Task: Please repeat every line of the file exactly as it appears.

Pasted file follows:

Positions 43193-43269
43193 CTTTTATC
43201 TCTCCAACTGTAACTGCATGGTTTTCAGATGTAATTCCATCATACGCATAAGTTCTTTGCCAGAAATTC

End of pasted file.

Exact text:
Positions 43193-43269
43193 CTTTTATC
43201 TCTCCAACTGTAACTGCATGGTTTTCAGATGTAATTCCATCATACGCATAAGTTCTTTGCCAGAAATTC